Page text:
Vitamin A — Betacarotene


Vitamin A, also known as beta-carotene or retinol,

is a very important vitamin. Preformed vitamin A, as is found in fish liver oil, was the first vitamin officially named and was thereby given the letter A to identify it. Retinol, another name for preformed vitamin A, was so named because of its importance in vision. The rods of the eye, which are located within the retina, contain rhodopsin, or visual purple, and need vitamin A for proper vision. Several carotene pigments found in foods, mainly yellow and orange vegetables and fruits, can be converted to vitamin A in our body and thus are termed provitamin A. Beta-carotene is the most available and also the one that yields the highest amount of A.


Vitamin A is absorbed primarily from the small intestine. Absorption of this fat-soluble vitamin is reduced with alcohol use, with vitamin E deficiency, with cortisone medication, and with excessive iron intake or the use of mineral oil, as well as with exercise. As a fat-soluble vitamin, vitamin A can be stored in the body and used when there is decreased intake. About 90 percent of the storable vitamin A is in the liver; it is also stored in the kidneys, lungs, eyes, and the fat tissue. In addition to reducing absorption, alcohol use also depletes liver stores. The storage of vitamin A is decreased during times of stress or illness unless intake is increased. The body needs the mineral zinc to help release stores of vitamin A for use.


Vitamin A is needed at a level of at least 5,000 IUs (international units) per day, though this may vary due to many factors. Deficiencies of vitamin A are still fairly common worldwide and cause many difficulties. Actually, analysis of the average American diet reveals that it provides only about 4,000 units of vitamin A daily, so the many problems of vitamin A deficiency, such as visual changes, skin dryness, and increased infections, are more common than most people realize.



Beta-Carotene Sources


Leafy and Green Vegetables
































Seaweed (nori)Kale
Mustard greensAsparagus
Brussels sproutsParsley
SpinachLettuce
Broccoli
Other VegetablesFruits
CarrotsApricots
Sweet potatoesPeaches
Winter squashMango
YamsCantaloupe
PumpkinPapaya
Red cabbageCherries
Watermelon



Sources: The two forms of vitamin A come from different food sources. Preformed A (retinol) is the main animal-source vitamin A. It is found in highest concentrations in all kinds of liver and fish liver oil, which is a common source for supplements. Egg yolks and milk products, such as whole milk, cream, and butter, are also good sources of vitamin A.


Provitamin A, mainly in the form of beta-carotene, is found in a wide variety of yellow- and orange-colored fruits and vegetables, as well as leafy green vegetables. Beta-carotene is actually a double molecule of vitamin A. It may be converted to vitamin A in the upper intestine before absorption; beta-carotene can also be converted to vitamin A in the liver. People with diabetes, low thyroid activity, and those who use a lot of polyunsaturated fatty acids (PUFA) without antioxidants such as vitamin E have lowered ability to convert beta-carotene to A. Assimilation of vitamin A and the carotenes is helped by the presence of bile salts and fatty acids in the intestine.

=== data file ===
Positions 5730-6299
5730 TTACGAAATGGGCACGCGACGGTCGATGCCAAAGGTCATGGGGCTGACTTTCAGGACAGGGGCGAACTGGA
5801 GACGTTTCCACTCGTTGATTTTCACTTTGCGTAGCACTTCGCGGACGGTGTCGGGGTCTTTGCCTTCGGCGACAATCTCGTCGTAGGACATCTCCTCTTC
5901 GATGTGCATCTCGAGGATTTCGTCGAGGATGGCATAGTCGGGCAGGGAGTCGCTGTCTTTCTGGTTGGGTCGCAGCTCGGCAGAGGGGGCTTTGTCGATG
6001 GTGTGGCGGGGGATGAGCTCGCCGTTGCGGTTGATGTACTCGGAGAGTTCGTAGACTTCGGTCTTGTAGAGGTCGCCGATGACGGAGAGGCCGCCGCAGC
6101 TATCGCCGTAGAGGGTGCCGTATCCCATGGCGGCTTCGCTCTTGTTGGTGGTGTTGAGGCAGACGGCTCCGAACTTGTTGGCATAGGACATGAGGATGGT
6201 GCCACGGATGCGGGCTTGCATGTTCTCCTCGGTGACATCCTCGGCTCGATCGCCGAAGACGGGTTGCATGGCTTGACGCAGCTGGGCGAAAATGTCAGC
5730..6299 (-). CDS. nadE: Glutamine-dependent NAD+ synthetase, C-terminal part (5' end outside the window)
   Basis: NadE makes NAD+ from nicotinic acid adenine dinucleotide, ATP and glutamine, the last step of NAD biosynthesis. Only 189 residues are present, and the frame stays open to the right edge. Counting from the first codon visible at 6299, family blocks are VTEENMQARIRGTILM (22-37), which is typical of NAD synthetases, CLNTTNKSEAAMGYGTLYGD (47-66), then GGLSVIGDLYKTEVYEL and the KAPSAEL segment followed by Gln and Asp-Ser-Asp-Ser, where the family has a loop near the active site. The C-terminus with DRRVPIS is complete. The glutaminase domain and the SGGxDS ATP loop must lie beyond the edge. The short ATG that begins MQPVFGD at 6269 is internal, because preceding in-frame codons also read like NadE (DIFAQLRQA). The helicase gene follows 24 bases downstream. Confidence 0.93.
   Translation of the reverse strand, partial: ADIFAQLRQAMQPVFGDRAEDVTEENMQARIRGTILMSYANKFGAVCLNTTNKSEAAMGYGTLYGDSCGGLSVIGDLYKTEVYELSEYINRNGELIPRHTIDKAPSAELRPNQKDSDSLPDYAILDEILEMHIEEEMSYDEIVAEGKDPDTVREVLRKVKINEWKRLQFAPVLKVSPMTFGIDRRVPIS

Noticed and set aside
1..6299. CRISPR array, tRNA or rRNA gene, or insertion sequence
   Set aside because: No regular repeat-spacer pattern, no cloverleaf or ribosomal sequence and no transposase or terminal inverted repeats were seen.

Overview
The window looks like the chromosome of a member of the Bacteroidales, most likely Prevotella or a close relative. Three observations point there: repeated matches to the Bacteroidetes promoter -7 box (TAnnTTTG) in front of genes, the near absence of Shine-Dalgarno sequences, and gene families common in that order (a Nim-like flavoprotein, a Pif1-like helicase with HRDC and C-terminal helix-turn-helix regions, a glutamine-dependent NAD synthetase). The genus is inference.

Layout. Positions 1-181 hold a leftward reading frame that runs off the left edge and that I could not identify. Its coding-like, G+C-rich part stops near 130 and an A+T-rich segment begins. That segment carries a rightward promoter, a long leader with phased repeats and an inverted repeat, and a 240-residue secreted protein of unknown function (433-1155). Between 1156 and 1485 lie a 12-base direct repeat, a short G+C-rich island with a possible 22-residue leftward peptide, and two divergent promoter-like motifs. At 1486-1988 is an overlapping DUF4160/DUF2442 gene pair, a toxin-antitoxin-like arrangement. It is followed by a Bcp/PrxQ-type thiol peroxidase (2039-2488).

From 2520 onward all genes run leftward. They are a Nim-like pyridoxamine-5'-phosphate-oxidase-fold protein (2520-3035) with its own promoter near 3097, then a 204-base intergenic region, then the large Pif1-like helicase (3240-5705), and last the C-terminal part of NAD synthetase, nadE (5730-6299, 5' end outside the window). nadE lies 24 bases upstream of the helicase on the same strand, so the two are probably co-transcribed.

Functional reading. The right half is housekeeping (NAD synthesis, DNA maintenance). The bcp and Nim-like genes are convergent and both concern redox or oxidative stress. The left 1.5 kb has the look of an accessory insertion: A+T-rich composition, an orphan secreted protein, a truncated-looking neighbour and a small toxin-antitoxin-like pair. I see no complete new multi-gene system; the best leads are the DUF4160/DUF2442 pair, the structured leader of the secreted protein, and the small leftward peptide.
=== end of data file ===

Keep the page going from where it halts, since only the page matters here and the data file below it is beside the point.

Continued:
Functions: Vitamin A performs many important functions in the human body. The following are the most common.


Eyesight. Vitamin A is needed for the formation of rhodopsin, or visual purple, which allows us to see at night. When vitamin A is lacking, there is a lag period in regenerating visual purple and a resulting inability to see well at night, termed “night blindness.” Vitamin A also helps maintain the health of the cornea, the eye covering. Vitamin A deficiency may allow irritation or inflammation of the eye tissue to occur more easily.


Growth and tissue healing. This vitamin is involved in laying down new bone during growth and promoting healthy teeth. After tissue injury or surgery, vitamin A is needed for repair of the tissues and to help protect the tissues from infection.


Healthy skin. Vitamin A stimulates growth of the base layer of the skin cells. It helps the cells differentiate normally (progress from less to more mature cell forms) and gives them their structural integrity. It does this for both the external skin cells and the body’s inner skin, the mucous membrane linings of the nose, eyes, intestinal tract, respiratory lining, and bladder. By this function, it also helps protect these areas from cancer cell development.


By moisturizing the mucous lining cells, which helps proper secretion, and by maintaining their structural integrity, vitamin A helps the body fight off infectious agents and environmental pollutants. The epithelial tissues protected include the linings of the lungs, nose, throat, stomach, intestines, vagina, bladder, and urinary tract, as well as the eyes and skin.


Antioxidation. Vitamin A helps protect the body (particularly cell membranes and tissue linings) from the irritating effects of free radicals (unstable molecules) by neutralizing them. Beta-carotene also protects the tissues from the toxic singlet oxygen radical. This function usually requires an amount higher than the RDA dose, perhaps 10,000–20,000 IUs per day or more. Through its antioxidant effects, vitamin A and beta-carotene help protect the body from the irritating effects of smoke and other pollutants and may also be helpful in preventing problems like ulcers, atherosclerosis and its attendant complications, such as high blood pressure and stroke.


Lowering cancer risk. As discussed previously, vitamin A helps maintain the structural integrity of cells and the healthy functioning of the mucous linings. It also helps with proper cell differentiation of the surface cells. Recently, beta-carotene was shown to improve immune response by stimulating T-helper cell activity. In these ways, it seems to prevent the development of cancer, and a number of studies have shown reduced lung and colon cancer rates in people with higher intakes of beta-carotene.